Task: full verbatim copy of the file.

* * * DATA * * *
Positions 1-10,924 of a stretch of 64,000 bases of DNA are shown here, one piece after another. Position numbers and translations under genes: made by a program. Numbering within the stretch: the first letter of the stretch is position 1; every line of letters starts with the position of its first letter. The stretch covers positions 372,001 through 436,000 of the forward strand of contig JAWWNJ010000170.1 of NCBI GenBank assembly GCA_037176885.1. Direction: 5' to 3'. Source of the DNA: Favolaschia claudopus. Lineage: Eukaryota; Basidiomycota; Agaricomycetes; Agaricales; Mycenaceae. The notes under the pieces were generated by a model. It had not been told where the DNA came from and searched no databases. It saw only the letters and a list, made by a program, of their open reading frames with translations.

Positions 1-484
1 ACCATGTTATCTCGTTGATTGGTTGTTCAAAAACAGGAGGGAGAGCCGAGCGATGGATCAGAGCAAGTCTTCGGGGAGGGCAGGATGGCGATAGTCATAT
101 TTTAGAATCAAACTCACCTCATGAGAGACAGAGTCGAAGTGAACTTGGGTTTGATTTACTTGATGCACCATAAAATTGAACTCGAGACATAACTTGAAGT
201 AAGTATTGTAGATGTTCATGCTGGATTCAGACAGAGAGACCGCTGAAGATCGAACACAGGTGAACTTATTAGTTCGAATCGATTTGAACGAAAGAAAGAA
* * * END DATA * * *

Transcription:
Positions 1-10,924 of a stretch of 64,000 bases of DNA are shown here, one piece after another. Position numbers and translations under genes: made by a program. Numbering within the stretch: the first letter of the stretch is position 1; every line of letters starts with the position of its first letter. The stretch covers positions 372,001 through 436,000 of the forward strand of contig JAWWNJ010000170.1 of NCBI GenBank assembly GCA_037176885.1. Direction: 5' to 3'. Source of the DNA: Favolaschia claudopus. Lineage: Eukaryota; Basidiomycota; Agaricomycetes; Agaricales; Mycenaceae. The notes under the pieces were generated by a model. It had not been told where the DNA came from and searched no databases. It saw only the letters and a list, made by a program, of their open reading frames with translations.

Positions 1-484
1 ACCATGTTATCTCGTTGATTGGTTGTTCAAAAACAGGAGGGAGAGCCGAGCGATGGATCAGAGCAAGTCTTCGGGGAGGGCAGGATGGCGATAGTCATAT
101 TTTAGAATCAAACTCACCTCATGAGAGACAGAGTCGAAGTGAACTTGGGTTTGATTTACTTGATGCACCATAAAATTGAACTCGAGACATAACTTGAAGT
201 AAGTATTGTAGATGTTCATGCTGGATTCAGACAGAGAGACCGCTGAAGATCGAACACAGGTGAACTTATTAGTTCGAATCGATTTGAACGAAAGAAAGAA